The Union Block at 83-89 Dundas is one of a number of commercial blocks that went up in the last quarter of the 19th century. It is made up of four segments but when it was built it probably had five. These blocks can be easily identified because they are made of red brick with stone trim at the lintels using decorative courses.
The Union Block's name comes from the agreement reached in 1887, by the site's four owners to build a single block to house their stores. William Gurd's new gun and sporting goods store at 185, Dundas Street, remained at this location until the 1950s. The Union Block and other similar buildings reflect the general recovery of the local economy in the 1870s and 1880s when the first commercial oil wells in North America started their production at Oil Springs in Lambton County and many Londoners subsequently made money in oil.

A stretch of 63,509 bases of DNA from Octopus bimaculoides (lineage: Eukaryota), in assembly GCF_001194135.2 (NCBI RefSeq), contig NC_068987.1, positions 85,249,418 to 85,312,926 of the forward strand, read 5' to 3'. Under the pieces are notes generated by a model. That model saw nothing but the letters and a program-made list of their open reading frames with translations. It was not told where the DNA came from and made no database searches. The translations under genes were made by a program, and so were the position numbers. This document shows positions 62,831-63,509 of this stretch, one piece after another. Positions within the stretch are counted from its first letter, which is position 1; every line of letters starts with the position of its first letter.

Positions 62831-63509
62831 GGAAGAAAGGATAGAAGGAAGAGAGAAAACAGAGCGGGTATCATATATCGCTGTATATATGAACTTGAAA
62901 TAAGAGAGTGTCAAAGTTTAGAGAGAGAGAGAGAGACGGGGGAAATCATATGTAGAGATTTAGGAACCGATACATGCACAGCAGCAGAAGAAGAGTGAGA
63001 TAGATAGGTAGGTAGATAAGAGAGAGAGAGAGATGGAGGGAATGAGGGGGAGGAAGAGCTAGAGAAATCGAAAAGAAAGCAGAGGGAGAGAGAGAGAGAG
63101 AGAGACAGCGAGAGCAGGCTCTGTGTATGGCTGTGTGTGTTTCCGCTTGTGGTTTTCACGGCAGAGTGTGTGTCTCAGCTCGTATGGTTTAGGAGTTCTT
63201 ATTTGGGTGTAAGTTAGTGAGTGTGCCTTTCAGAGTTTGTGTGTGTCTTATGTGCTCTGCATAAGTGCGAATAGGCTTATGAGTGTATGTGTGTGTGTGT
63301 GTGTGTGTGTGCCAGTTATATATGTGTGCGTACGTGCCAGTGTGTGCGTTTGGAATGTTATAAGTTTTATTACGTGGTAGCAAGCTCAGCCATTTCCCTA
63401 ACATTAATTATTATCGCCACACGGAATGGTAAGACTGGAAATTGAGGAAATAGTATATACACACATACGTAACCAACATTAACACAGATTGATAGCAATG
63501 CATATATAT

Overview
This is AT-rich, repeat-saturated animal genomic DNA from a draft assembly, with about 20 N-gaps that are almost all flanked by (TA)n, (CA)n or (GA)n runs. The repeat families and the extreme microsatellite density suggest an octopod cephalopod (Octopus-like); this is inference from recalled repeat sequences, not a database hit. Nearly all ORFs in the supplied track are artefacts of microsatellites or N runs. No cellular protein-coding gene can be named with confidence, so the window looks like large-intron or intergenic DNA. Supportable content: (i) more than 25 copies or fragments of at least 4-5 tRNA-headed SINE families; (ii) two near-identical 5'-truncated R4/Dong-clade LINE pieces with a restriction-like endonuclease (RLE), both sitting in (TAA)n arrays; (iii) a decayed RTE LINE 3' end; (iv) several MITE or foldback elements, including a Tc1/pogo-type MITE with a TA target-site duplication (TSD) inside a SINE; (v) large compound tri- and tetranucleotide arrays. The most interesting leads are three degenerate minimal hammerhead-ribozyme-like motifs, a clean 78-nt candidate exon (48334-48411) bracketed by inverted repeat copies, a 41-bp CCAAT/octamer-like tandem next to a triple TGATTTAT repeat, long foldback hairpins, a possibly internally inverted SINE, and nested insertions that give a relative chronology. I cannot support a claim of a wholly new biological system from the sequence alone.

Indeed, from the 1870s onwards London put away its frontier-town image. The British garrison had vacated the barracks buildings, which were sold and removed from the site. In August 1874, part of that site was inaugurated by the governor-general Frederick Temple Blackwood, Lord Dufferin, as Victoria Park. As a direct effect of the city's newly found prosperity, the London Club and its sister-organization, the London Hunt and Country Club, were incorporated by an act of parliament in the 1880s. No longer dependent on the British garrison, London started to diversify its economy. The city was beginning to earn its reputation as a solid, conservative money centre. Nouveau Riche families built opulent homes on Queens and Dufferin Avenues and on Grand Avenue in the South. Apart from oil money, one booming local industry revolved around boots and shoes. For a long time 189, Dundas housed the popular Rowland Hill Shoe store where children would later have their feet x-rayed in order to demonstrate a good fit. Another booming business was the cigar and cigar box industry. One of the most successful cigar-box companies was the Beck Brothers Cigar Box Manufactory, which moved to London from Toronto in 1884. One of the two Beck brothers was Adam (later Sir Adam), who, having founded Ontario's publicly-owned hydroelectric power system, became one of the most famous Londoners.